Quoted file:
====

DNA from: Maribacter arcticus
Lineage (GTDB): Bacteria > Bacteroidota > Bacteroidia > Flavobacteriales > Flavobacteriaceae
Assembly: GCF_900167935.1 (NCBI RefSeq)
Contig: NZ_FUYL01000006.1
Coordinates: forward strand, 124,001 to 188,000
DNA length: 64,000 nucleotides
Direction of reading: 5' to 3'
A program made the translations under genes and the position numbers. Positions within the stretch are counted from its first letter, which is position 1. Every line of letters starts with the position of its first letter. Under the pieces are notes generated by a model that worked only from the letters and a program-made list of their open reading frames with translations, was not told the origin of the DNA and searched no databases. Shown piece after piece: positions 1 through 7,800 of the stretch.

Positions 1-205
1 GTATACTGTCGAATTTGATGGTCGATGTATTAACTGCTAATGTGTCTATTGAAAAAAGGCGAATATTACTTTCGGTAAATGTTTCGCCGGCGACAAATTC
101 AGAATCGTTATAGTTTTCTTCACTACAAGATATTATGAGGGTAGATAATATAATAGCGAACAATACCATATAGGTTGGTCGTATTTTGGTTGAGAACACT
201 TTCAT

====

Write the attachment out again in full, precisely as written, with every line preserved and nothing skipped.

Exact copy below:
DNA from: Maribacter arcticus
Lineage (GTDB): Bacteria > Bacteroidota > Bacteroidia > Flavobacteriales > Flavobacteriaceae
Assembly: GCF_900167935.1 (NCBI RefSeq)
Contig: NZ_FUYL01000006.1
Coordinates: forward strand, 124,001 to 188,000
DNA length: 64,000 nucleotides
Direction of reading: 5' to 3'
A program made the translations under genes and the position numbers. Positions within the stretch are counted from its first letter, which is position 1. Every line of letters starts with the position of its first letter. Under the pieces are notes generated by a model that worked only from the letters and a program-made list of their open reading frames with translations, was not told the origin of the DNA and searched no databases. Shown piece after piece: positions 1 through 7,800 of the stretch.

Positions 1-205
1 GTATACTGTCGAATTTGATGGTCGATGTATTAACTGCTAATGTGTCTATTGAAAAAAGGCGAATATTACTTTCGGTAAATGTTTCGCCGGCGACAAATTC
101 AGAATCGTTATAGTTTTCTTCACTACAAGATATTATGAGGGTAGATAATATAATAGCGAACAATACCATATAGGTTGGTCGTATTTTGGTTGAGAACACT
201 TTCAT